The most ancient art treasures have their origin in the Hallstatt period (lead figures found in Frög/Rosegg), but there are also many discoveries and excavations from the period of Celtic settlement near the Magdalensberg mountain and in the surroundings of the Roman city of Virunum in the Zollfeld region. You can admire them in the Federal Carinthian Museum of Klagenfurt.
In numerous churches you will find well preserved Roman reliefs and gravestones.
The Romanesque period (10th - 13th century) was extremely significant for the Church. A good example for the typical Roman column basilica is the Cathedral of Gurk with its medieval fresco cycles on the interior walls (you can also find them in Friesach).
The Gothic period had a big influence on church architecture as well. Huge coloured glass windows set new directions. Beside the Gothic mural paintings (operas created by master Thomas from Villach in Thörl-Maglern and Gerlamoos) the famous panel paintings and carvings of the wing altars reached their perfection (in Bad St. Leonhard, Maria Elend and Maria Gail).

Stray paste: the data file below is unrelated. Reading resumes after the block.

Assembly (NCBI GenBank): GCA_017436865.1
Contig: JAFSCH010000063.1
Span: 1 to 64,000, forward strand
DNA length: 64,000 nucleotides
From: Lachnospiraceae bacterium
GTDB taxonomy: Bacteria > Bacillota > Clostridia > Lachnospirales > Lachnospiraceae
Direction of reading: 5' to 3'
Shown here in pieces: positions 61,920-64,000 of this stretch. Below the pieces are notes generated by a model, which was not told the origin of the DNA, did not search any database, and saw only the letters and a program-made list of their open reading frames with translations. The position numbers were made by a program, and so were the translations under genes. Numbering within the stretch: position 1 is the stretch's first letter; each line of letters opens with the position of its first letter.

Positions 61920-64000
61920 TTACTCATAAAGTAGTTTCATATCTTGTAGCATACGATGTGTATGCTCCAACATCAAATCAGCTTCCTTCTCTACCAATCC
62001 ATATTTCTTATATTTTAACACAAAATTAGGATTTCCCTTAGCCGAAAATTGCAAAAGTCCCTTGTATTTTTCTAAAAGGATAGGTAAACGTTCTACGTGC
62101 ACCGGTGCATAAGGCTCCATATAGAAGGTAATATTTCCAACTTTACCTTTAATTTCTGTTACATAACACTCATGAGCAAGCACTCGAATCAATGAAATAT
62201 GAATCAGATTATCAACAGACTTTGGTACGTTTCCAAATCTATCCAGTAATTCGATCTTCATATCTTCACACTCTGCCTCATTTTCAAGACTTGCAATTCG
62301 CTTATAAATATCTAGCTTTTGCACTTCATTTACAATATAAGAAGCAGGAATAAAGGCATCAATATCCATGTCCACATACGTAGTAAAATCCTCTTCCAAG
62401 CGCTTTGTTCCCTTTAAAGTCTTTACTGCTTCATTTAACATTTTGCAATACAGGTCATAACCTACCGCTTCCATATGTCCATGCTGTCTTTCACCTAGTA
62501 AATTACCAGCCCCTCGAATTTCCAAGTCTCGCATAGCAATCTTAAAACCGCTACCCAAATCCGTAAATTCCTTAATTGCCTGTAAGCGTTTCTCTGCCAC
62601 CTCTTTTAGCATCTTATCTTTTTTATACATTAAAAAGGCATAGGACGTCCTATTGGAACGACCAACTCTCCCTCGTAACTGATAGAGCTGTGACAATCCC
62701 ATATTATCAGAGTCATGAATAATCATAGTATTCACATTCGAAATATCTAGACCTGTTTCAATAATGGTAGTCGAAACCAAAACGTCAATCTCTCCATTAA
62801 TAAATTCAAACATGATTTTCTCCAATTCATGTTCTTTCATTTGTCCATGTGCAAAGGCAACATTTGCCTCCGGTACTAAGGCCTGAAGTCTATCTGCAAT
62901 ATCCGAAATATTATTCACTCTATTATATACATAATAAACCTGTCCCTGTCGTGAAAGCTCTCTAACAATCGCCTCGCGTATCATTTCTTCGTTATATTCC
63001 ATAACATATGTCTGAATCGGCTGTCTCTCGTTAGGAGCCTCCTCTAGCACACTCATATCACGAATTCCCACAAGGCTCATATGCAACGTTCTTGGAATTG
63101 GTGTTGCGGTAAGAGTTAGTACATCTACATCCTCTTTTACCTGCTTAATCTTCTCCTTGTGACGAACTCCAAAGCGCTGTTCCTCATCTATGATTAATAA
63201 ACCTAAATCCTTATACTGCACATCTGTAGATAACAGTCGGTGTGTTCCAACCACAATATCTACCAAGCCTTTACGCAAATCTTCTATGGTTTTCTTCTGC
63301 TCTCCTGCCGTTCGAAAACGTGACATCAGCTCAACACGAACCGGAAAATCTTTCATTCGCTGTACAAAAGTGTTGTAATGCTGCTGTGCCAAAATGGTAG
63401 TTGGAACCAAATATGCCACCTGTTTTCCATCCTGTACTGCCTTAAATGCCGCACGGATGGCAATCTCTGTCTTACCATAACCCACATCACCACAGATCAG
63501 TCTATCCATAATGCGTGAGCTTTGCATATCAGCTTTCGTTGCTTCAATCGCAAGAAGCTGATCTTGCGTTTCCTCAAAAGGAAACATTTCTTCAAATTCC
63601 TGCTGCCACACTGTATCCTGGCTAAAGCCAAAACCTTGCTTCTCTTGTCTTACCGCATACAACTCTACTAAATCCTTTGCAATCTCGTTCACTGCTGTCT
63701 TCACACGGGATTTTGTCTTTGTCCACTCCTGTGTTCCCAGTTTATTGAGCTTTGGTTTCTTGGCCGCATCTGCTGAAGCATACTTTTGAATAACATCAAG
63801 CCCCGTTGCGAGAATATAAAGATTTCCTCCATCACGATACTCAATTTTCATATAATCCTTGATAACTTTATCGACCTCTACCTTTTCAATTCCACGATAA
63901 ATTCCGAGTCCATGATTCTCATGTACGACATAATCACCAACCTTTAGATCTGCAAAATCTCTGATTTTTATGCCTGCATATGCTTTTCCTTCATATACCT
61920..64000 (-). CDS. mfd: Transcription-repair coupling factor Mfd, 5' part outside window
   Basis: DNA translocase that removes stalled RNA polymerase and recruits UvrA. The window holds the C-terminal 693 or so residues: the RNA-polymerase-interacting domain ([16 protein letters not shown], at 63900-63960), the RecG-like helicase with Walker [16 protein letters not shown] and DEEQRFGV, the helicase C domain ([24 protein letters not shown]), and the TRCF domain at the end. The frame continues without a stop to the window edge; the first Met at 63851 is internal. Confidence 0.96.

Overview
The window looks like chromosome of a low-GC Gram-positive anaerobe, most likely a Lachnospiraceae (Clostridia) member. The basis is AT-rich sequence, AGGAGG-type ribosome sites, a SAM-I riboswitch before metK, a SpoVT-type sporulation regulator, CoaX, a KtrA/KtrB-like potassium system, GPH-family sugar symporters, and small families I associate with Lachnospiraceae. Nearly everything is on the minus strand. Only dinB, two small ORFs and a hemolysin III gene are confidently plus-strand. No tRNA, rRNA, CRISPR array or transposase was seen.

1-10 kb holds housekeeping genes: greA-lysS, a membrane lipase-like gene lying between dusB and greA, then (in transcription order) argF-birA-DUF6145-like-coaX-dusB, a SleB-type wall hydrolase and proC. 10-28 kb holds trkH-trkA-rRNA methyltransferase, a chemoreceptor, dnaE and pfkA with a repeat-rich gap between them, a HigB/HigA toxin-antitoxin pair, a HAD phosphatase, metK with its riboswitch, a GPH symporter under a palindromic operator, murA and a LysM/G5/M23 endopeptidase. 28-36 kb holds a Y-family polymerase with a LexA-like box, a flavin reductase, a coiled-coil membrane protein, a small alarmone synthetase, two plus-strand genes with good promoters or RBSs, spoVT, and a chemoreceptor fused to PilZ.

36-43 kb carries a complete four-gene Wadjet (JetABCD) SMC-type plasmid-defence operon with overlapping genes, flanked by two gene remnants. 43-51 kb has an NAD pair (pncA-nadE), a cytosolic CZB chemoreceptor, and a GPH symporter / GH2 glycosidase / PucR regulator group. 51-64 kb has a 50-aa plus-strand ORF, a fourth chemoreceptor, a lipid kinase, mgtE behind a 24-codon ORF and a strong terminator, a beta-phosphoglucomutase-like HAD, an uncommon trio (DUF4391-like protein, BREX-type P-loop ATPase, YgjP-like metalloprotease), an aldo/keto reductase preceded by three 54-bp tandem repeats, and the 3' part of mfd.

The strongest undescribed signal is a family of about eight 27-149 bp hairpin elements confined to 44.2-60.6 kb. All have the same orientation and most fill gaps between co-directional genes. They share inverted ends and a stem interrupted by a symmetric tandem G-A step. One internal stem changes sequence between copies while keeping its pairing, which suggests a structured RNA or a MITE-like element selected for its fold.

During the 16th century the Italian Renaissance started its influence on castles and palaces with beautiful arcades. The Castle Porcia in Spittal/Drau is one of the best known.
After the Reformation and the Turkish invasions during the 17th and 18th centuries, the Baroque period supported all kinds of art in the whole country. The Emperor, the Church and aristocracy competed with each other for splendid castles, churches and monasteries.
Many Roman-Gothic churches have been embellished with Baroque elements. The most famous Carinthian Baroque painter was Joseph Ferdinand Fromiller.
Magnificent decorated house fronts in Bad St. Leonhard, Feldkirchen and Völkermarkt remind us of the Biedermeier period in the 19th century.
Due to its natural conditions, Carinthia is a country full of climatic contrasts. On the one hand there is the harsh climate of the Hohen Tauern mountains and on the other hand the temperate climate with Mediterranean influence of the lake region. In the Alpine valleys which are protected by high mountains the level of precipitation is generally low. The Alpine main crest divides the country into different weather zones.